## Precalculus (6th Edition) Blitzer

Published by Pearson

# Chapter 6 - Section 6.5 - Complex Numbers in Polar Form; DeMoivre's Theorem - Exercise Set - Page 769: 95

#### Answer

See the explanation below.

#### Work Step by Step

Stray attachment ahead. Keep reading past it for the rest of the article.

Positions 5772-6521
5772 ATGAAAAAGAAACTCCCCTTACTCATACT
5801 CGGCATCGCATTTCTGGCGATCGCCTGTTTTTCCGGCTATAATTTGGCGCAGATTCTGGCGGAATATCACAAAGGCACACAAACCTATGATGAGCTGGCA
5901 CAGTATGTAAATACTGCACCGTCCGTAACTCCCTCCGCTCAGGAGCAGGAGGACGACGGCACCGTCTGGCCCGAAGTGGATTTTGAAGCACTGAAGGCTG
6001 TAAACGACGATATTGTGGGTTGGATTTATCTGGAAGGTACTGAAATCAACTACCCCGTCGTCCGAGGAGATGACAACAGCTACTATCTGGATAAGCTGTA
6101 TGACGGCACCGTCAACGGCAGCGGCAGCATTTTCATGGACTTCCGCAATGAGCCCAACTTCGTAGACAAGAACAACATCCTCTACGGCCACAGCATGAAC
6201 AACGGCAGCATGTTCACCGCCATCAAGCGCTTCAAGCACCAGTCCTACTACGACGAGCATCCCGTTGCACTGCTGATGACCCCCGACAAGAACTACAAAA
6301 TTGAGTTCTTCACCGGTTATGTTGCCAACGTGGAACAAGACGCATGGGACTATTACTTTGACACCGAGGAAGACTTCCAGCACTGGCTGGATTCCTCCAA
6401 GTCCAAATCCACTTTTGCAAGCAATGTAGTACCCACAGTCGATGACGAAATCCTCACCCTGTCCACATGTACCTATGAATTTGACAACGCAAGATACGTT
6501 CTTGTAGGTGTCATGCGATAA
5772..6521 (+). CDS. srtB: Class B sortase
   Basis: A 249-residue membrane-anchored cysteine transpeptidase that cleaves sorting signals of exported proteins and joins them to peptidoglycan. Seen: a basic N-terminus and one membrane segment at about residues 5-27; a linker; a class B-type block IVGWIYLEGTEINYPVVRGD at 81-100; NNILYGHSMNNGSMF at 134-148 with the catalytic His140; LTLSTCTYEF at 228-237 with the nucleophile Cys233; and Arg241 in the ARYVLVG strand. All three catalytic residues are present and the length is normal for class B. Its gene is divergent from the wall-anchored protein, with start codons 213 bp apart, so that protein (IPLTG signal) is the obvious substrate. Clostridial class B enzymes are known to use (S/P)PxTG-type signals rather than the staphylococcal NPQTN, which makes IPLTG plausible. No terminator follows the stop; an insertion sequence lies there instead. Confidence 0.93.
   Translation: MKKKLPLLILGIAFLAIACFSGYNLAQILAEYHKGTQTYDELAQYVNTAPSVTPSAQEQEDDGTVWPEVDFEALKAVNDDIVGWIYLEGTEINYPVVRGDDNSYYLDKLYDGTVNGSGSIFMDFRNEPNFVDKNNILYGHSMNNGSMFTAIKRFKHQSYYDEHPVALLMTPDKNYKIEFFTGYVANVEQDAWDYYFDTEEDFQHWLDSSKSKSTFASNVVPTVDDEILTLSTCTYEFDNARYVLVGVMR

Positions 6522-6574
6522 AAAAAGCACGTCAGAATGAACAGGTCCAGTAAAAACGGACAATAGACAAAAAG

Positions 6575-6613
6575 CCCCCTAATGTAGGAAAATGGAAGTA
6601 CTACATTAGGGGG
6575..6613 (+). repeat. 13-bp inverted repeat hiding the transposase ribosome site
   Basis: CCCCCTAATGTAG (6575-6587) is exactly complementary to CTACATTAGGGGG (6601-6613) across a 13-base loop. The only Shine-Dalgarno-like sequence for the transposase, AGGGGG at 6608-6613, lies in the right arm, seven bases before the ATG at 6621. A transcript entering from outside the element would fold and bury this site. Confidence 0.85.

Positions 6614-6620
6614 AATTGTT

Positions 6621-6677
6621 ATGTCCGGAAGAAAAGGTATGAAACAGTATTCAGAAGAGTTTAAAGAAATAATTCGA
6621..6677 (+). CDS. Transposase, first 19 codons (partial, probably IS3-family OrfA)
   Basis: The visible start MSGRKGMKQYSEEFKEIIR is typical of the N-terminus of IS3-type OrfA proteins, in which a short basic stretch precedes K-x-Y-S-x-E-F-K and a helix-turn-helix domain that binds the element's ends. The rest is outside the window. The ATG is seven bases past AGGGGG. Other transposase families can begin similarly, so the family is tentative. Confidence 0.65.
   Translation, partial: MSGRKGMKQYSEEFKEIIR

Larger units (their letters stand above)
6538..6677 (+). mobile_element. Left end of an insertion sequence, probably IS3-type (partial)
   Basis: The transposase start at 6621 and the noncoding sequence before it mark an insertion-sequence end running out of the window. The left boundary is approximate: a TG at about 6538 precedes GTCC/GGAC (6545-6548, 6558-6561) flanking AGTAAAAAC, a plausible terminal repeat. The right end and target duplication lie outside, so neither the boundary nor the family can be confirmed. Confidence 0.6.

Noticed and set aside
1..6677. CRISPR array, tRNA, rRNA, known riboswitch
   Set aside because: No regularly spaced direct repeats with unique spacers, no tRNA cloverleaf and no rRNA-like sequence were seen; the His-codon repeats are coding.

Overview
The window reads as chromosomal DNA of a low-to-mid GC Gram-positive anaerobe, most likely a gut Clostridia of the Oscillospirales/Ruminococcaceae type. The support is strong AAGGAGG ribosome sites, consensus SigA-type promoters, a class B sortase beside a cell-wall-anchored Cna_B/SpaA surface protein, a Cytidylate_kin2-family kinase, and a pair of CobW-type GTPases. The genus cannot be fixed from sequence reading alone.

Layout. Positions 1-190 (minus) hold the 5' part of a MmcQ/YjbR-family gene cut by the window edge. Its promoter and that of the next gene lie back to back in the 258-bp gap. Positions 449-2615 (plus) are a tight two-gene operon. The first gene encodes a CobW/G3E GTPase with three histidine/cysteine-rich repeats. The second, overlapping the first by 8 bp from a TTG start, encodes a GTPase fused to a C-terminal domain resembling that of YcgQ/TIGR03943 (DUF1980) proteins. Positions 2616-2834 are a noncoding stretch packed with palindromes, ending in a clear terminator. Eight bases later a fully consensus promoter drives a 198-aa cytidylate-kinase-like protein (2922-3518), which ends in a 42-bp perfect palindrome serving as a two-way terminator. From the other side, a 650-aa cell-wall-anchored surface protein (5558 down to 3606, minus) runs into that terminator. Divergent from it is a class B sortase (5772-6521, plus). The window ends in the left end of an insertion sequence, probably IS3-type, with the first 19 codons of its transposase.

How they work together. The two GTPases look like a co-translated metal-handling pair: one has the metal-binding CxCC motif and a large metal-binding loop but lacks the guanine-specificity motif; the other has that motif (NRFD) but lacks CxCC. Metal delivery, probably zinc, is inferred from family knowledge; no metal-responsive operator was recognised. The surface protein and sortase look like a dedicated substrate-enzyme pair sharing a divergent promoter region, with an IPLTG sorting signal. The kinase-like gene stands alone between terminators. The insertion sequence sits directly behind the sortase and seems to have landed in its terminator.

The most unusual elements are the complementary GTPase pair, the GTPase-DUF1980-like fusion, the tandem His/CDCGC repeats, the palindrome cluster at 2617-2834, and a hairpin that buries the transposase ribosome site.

The polar form of a complex number is yet another form to represent a complex number, other than rectangular form. A complex number $z=a+ib$ can be represented in polar form as: $z=r\left( \cos \theta +i\sin \theta \right)$ Here $a=r\cos \theta$, $b=r\sin \theta$, $r=\sqrt{{{a}^{2}}+{{b}^{2}}}$ and $\tan \theta =\frac{b}{a}$ The values $r$ and $\theta$ are called the modulus and argument of a complex number $z$ respectively, with $0\le \theta \le 2\pi$. Example: The above explanation can be justified with the help of an example. The provided complex number $z=5\left( \cos 30{}^\circ +i\sin 30{}^\circ \right)$ is in simple polar form.The modulus and argument of a complex number is $5$ and $30{}^\circ$ respectively. Simplify the complex number, \begin{align} & z=5\left( \cos 30{}^\circ +i\sin 30{}^\circ \right) \\ & =5\left( \frac{\sqrt{3}}{2}+i\frac{1}{2} \right) \\ & =\frac{5\sqrt{3}}{2}+i\frac{1}{2} \end{align} The real part of a complex number is $\frac{5\sqrt{3}}{2}$ and the imaginary part of a complex number is $\frac{1}{2}$. The above expression of a complex number in polar form is converted into rectangular form.

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